ONC blog series tries to bust HIPAA information-sharing myths

The Office of the National Coordinator for Health Information Technology (ONC) is trying to shake the Health Insurance Portability and Accountability Act’s (HIPAA’s) (P.L. 104-91) image as a roadblock to information-sharing. In a four-part blog series, Chief Privacy Officer Lucia Savage, J.D., and Privacy Analyst Aja Brooks, J.D. described HIPAA’s promotion of interoperability through permitted uses and disclosures that do not require covered entities (CEs) to first obtain written authorization from the patient.  The posts provided real-life examples of permitted uses and disclosure involved in exchanges for both treatment and health care operations.


If an individual authorizes a release of protected health information (PHI) in writing, including when she requests that the PHI be sent directly to a third party, a CE or business associate (BA) must generally comply.  However, CEs and BAs are often uncomfortable releasing PHI when such authorization has not been given.  The blogs emphasize that HIPAA provides for the release of PHI for treatment and health care operations of either the disclosing CE or the recipient CE (45 CFR 164.506(c)). Treatment is defined pursuant to 45 C.F.R. 164.501 and includes, in addition to traditional treatment, referrals, coordination of health care services with a third party, and consultation between providers. A disclosing provider is responsible for disclosing the information in a  permitted and secure manner, such as via certified electronic health record technology (CEHRT), but will not be liable for any actions that the recipient takes with that information.

Health care operations

Covered entities may also disclose information to other CEs or their respective BAs without authorization in certain circumstances related to health care operations, including those involving case management and quality assessment and improvement.  In all instances, both CEs involved in the exchange must have an existing or previous relationship with the patient, the requested PHI must pertain to that relationship, and the disclosing CE must release only the minimum necessary information.  For example, a physician may disclose minimum necessary PHI related to diabetic and pre-diabetic patients to a health management company that is a BA of a health plan (CE) so that the health management company can, at the health plan’s request, provide semi-monthly nutritional advice to members. The ONC also indicated that providers who are part of an accountable care organization (ACO) and operate as an organized health care arrangement (OHCA) may provide PHI to the ACO’s quality committee for quality assessment purposes if, for example, the ACO is looking to improve its rate of hospital-acquired infections.  Similarly, a provider may provide PHI about a current patient to the patient’s former provider if the former provider needs that information for quality assessment.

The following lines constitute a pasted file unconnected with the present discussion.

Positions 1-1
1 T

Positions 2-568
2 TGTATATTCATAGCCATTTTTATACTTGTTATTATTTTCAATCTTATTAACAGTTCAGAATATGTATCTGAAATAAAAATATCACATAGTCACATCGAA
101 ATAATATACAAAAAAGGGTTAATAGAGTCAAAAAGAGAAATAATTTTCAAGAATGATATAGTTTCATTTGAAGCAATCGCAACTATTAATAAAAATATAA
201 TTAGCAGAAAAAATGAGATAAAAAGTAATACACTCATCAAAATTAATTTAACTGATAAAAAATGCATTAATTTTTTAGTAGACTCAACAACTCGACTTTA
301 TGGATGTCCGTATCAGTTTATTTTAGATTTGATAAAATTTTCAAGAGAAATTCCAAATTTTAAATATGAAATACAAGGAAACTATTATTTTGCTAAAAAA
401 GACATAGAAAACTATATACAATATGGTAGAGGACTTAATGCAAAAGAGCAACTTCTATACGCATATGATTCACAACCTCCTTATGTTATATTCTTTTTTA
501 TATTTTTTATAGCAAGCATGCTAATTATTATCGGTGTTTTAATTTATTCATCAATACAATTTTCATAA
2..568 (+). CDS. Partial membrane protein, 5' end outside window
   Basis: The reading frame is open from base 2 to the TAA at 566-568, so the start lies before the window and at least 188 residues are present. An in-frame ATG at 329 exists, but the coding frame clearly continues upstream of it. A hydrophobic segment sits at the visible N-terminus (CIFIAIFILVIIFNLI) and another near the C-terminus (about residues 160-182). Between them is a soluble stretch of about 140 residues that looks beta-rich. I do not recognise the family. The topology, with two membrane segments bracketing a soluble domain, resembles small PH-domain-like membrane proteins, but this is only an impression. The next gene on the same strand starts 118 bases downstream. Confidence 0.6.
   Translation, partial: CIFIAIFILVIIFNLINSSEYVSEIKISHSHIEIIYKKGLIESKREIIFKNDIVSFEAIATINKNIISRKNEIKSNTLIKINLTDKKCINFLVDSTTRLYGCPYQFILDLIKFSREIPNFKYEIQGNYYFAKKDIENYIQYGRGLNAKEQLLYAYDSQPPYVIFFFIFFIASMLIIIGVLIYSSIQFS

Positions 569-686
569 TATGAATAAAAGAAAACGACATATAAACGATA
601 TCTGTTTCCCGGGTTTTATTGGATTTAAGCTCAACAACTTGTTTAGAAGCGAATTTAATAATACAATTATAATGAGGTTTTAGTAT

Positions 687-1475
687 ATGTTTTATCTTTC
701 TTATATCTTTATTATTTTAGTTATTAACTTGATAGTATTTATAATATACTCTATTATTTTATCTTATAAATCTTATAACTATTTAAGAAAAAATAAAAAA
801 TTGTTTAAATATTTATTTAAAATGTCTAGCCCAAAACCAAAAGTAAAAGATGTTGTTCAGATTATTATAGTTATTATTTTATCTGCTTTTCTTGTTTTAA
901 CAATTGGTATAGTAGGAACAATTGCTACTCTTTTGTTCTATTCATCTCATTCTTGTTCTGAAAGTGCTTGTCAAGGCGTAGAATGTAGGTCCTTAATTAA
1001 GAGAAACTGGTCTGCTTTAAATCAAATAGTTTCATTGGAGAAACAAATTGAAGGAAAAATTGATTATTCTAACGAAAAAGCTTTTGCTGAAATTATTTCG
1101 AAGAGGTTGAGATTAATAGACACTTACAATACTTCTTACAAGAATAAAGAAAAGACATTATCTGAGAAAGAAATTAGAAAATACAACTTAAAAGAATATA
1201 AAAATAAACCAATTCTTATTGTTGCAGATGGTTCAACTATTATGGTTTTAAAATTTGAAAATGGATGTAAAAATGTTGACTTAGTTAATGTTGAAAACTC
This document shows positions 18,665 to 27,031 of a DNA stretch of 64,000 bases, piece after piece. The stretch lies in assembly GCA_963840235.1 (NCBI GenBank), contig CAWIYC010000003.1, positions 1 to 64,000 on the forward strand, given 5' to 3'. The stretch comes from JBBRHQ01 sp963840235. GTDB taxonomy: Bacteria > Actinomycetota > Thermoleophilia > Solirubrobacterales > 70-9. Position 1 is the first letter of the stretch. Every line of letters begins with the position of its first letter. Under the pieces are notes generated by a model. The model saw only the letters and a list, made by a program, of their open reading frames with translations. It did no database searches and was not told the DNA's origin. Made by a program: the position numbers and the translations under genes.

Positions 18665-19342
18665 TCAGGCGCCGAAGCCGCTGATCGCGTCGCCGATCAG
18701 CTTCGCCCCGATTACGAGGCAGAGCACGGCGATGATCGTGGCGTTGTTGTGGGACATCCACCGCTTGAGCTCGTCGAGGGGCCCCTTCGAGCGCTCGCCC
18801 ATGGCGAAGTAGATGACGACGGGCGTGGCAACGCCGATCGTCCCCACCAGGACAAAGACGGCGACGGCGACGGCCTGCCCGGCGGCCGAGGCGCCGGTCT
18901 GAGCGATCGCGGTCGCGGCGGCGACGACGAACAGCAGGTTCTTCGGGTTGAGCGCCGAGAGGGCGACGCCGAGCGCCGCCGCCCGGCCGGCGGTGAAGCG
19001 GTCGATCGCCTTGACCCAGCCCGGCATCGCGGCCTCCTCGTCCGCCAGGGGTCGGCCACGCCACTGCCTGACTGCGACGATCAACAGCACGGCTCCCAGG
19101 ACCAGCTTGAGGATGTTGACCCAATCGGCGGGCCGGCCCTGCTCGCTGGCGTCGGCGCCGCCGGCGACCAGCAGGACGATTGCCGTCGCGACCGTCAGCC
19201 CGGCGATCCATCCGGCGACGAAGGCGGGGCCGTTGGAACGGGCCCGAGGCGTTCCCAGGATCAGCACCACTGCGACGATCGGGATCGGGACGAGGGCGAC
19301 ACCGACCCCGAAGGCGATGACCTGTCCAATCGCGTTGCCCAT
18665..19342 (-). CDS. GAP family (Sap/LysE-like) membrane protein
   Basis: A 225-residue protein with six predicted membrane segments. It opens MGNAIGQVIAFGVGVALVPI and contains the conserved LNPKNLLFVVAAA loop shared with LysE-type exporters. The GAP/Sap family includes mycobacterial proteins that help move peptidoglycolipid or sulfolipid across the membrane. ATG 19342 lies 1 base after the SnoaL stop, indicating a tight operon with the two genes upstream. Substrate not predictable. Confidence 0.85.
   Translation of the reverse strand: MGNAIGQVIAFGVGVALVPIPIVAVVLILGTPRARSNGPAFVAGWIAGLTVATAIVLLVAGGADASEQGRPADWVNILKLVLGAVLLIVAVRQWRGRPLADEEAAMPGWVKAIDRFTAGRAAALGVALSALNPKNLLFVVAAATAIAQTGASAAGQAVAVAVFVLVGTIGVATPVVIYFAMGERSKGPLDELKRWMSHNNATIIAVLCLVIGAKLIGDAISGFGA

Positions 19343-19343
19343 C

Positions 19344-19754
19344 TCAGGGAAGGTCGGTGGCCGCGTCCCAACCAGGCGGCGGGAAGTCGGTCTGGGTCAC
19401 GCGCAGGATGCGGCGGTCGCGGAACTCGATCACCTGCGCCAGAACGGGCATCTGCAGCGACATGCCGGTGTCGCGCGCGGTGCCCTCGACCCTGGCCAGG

HIPAA: a tool for sharing?

The blog authors explained that HIPAA is not only a tool to protect PHI, but can be used to enable access to that same information when necessary for patient care. They hoped that the posts “shed some light on how HIPAA supports the goal of nationwide, interoperable exchange of health information for patient care and health.”  Perhaps wary providers will take note.